Comfort Dogs Helping Community at Large

Therapy dogs are becoming more common in schools across the United States. Research has shown that the canine companions are able to reach children in ways that many humans cannot. Within a district, the dogs are used multiple ways in schools and classrooms. They may work in a special education class to ease the anxiety of students as they arrive and transition each morning. Speech pathologists can include them within therapy sessions because dogs are great listeners and do not judge. While reading to students, teachers may ask the therapy dogs to listen to the story as well. When students are reluctant to read to teachers or to their peers, they may not hesitate to read to a friendly animal.

Therapy dogs are specially trained to help within schools and their community. They create a comfortable environment with their presence and put children at ease. Not only can dogs be used to help an individual child during a crisis or emergency, they may be beneficial to the larger community. This was recently seen in Orlando, Florida after the tragedy at Pulse nightclub. Therapy dogs were flown into Orlando to comfort survivors of the horrific event. The dogs that were sent to Orlando typically work in their communities at hospitals, schools, and other locations. When a big event occurs, they come together to assist with victims that need their support.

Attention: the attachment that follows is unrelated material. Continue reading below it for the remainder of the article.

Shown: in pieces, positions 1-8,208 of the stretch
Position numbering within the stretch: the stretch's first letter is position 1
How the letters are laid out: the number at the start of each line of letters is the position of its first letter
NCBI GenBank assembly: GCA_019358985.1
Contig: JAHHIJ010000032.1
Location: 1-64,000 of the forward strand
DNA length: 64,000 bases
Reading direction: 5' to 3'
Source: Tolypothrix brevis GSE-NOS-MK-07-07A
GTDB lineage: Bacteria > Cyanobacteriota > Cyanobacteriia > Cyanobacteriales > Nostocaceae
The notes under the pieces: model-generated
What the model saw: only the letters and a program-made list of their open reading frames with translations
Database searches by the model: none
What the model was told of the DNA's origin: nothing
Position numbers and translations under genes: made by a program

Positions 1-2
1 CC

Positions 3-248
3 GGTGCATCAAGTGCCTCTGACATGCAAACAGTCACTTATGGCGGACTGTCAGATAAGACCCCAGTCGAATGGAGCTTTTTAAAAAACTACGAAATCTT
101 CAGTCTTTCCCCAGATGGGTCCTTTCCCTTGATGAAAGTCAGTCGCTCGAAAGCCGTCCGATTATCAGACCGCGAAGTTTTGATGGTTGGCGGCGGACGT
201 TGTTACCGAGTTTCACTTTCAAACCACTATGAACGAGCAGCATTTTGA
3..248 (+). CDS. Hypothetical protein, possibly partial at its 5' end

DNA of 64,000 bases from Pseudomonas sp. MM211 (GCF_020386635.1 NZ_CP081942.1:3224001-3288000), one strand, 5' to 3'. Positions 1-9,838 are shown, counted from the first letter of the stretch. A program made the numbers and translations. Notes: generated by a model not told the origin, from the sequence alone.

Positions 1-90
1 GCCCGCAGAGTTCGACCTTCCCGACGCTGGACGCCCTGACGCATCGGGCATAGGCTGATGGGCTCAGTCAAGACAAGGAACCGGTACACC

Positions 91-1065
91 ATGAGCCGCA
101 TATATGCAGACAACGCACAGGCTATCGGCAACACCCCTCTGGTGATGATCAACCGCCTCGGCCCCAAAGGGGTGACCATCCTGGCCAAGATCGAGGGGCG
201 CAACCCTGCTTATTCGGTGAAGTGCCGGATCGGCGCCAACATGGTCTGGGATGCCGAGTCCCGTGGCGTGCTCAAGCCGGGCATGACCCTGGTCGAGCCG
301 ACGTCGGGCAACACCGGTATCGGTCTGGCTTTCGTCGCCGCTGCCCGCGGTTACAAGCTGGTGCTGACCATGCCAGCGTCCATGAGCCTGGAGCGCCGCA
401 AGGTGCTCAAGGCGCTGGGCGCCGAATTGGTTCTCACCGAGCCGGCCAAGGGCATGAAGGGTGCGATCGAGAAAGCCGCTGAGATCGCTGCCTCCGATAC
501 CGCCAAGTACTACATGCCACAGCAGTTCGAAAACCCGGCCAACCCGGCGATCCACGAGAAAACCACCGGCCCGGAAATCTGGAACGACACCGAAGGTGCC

Lutheran Church Charities worked on coordinating the dogs from all around the country to head to Florida. They were also on the scene in Sandy Hook shooting and Boston Marathon bombing to assist the survivors and families there. The comfort dogs spend time in hospitals with the individuals that are still recovering from their injuries. In addition to this, the dogs spend time with first responders that were on the scene the night of the shooting. The organization goes to areas where they are invited to help and do not charge anything for their service. When the program began in 2008 there were only four dogs. Now, the group has over 100 dogs in 23 states.

Just like when dogs work with kids in schools, they provide counseling to those in need after a traumatic community event. The dogs do not pass judgment on those injured and listen to them whenever they need them. The process of talking through the ordeal is the beginning of the healing process for those that lived through the unimaginable. Schools that incorporate dogs into occupational or physical therapy or in psychology sessions will want to think about taking an extra step to look into the possibility of their dogs helping in the event of a larger scale emergency.

 

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